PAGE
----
BloggingAbout.NET migrated to Jekyll

BloggingAbout.NET migrated to Jekyll

It’s been exactly 10 years that BloggingAbout.NET switched to Wordpress from, if I recall correctly, Community Server. First as a community and multi-site installation, but later I removed every weblog but my own. But to be honest, I’ve never really been happy with Wordpress. One of the reasons was that I wanted to keep costs down. For a long time, I ran the site on a cheap virtual machine in Azure. It was dog slow. So I converted to Wordpress and MySql hosted in Azure. And that didn’t help, it was still dog slow.

So for a while I’ve been using Wordpress to write and publish posts. But I started disliking the slowness and way of writing more and more. As a result, I didn’t even write a single post in 2022 and only a single post in 2023. While I did keep paying roughly 25 USD per month for hosting the website. Didn’t really make sense.

I finally had enough of it a couple of months ago and started looking around for ways to convert from Wordpress to a static website. And quickly came to the conclusion this was not an easy task. There was so much HTML crap inside, like code that used syntaxhighlighting in HTML, images that used HTML tags for size and positioning, links that weren’t properly converted when migrating from Community Server or multi-site Wordpress installation, lists that didn’t make sense that needed stripping, notes that needed to be converted into quotes, images that couldn’t be found and more. And when all was finally converted into markdown, I needed lots of regular expressions to fix even more markdown.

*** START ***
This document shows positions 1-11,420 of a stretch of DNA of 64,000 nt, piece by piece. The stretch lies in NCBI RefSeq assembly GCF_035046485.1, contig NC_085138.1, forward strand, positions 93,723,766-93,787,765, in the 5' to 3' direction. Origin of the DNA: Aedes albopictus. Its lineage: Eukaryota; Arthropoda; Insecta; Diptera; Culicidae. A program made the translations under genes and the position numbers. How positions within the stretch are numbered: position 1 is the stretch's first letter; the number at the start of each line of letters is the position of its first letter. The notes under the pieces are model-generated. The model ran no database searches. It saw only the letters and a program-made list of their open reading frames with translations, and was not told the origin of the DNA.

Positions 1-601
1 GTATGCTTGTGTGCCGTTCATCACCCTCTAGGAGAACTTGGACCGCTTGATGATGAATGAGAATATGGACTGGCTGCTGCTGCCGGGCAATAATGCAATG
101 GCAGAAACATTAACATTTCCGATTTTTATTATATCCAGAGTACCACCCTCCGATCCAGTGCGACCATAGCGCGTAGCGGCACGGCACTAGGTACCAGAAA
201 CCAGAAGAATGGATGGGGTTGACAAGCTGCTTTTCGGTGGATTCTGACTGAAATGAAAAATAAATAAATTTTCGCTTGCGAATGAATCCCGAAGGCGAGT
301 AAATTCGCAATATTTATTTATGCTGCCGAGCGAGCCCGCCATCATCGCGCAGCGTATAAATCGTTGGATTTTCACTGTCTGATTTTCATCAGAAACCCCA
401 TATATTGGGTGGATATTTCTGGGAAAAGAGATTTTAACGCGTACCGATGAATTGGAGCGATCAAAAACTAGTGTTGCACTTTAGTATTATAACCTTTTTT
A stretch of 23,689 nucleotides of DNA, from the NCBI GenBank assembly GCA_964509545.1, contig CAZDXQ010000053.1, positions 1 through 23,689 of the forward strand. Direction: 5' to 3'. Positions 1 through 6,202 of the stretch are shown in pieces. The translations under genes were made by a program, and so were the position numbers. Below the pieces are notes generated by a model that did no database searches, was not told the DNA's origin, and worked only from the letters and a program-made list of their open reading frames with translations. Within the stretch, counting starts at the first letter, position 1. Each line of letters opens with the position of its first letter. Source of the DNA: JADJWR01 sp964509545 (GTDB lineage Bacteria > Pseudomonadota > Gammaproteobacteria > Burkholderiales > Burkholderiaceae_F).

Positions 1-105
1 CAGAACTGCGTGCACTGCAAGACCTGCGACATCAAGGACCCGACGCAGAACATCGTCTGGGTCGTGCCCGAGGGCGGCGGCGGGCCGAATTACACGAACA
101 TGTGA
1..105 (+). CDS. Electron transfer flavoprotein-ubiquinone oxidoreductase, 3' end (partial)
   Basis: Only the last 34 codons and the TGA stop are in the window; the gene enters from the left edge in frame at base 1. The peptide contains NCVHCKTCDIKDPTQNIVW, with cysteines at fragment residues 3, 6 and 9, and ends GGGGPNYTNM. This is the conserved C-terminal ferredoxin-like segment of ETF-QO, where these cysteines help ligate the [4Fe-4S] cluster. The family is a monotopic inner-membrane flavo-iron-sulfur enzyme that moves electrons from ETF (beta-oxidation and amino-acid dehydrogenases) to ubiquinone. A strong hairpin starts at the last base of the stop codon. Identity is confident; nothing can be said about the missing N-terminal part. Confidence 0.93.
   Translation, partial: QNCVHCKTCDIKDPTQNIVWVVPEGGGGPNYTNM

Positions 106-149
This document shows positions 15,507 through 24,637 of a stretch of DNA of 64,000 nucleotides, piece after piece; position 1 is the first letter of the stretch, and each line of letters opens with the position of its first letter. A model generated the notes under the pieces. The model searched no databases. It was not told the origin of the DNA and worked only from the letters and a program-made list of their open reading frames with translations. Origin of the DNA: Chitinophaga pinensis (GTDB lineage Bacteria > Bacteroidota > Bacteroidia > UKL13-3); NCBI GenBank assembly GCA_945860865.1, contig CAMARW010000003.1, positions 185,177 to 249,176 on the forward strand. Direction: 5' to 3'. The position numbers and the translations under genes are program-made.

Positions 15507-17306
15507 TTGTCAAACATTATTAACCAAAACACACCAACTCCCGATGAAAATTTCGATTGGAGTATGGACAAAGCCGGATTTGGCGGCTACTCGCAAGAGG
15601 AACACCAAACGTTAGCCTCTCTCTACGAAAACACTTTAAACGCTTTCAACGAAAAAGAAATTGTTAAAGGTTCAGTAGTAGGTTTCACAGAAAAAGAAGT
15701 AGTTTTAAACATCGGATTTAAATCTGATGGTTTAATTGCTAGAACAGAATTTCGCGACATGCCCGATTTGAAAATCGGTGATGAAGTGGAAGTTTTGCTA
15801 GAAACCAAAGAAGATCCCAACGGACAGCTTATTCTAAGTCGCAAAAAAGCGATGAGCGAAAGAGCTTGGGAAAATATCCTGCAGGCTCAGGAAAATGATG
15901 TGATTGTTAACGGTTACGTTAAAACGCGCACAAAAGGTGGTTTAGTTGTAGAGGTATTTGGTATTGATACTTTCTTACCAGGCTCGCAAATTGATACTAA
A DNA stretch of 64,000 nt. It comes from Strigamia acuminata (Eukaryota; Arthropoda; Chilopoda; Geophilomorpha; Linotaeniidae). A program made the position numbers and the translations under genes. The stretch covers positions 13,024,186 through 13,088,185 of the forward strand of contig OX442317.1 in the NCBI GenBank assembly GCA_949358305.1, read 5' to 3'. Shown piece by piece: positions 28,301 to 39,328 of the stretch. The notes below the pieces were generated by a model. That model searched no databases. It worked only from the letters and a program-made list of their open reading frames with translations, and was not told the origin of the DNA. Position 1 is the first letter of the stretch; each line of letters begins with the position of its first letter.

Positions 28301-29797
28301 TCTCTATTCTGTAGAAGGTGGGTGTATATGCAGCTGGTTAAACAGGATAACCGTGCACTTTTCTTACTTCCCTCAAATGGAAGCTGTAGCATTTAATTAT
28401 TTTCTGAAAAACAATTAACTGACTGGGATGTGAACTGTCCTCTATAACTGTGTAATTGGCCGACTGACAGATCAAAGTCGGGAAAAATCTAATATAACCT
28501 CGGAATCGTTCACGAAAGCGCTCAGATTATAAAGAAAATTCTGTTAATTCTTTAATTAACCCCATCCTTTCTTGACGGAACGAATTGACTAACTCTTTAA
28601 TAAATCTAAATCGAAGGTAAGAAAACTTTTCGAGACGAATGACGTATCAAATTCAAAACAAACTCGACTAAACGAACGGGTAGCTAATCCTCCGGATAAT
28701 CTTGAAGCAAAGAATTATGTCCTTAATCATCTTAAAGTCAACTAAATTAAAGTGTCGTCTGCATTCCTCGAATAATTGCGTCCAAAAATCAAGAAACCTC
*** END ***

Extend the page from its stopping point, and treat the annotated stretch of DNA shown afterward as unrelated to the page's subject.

There was not a single plugin that could handle this. I started searching for code from others and couldn’t even find anything there. So I started from scratch and wrote C# to read posts from the Wordpress API and converted them into markdown. The markdown is then read by Jekyll to create static HTML pages.


Another thing were the comments. I first tried to make use of Disqus, a service that many weblogs use for free comments. In the past it was even better without ads and stuff. But these days I think it’s too bloated. Worse even, I couldn’t migrate the comments the way I wanted to. I wanted to post comments made by me under my name, but everything else as anonymous comments with an author name, etc. But no matter how much I tried, I could not get the anonymous comments to post. I’ve gone through various errors and more, until I read this post about converting to Disgus by Andrew Lock. It demonstrated how to use GitHub discussions for comments. The result was much cleaner and I could throw out another resource (Disqus) and use more of GitHub its features. The only downside is that you need to have a GitHub account to comment on my weblog, but I don’t care. Most of my audience should have an account by now.


Hosting this in GitHub and as an Azure Static Site was literally a breeze, which I was quite happy about after all the work converting the posts. And it’s completely free as well! Couldn’t get any better.

The only problem I had was making sure I had a local copy of Wordpress and MySql for BloggingAbout.NET. By default, Azure setup process creates a private virtual network in Azure where the AppService and MySql database are inside. And I couldn’t figure out how to connect my machine to this network and copy over everything. That’s when again the benefits of Wordpress and all its plugins came to light, as there was a plugin that helped me properly back up eveything and then restore it again locally.


When writing this, I still need to make some minor changes, like contact and about pages, but other than that, the DNS changes can be made to move over BloggingAbout.NET to this new format. And turn of the Wordpress and MySql

I’ll also be writing more about my challenges and the code to migrate to markdown and Jekyll.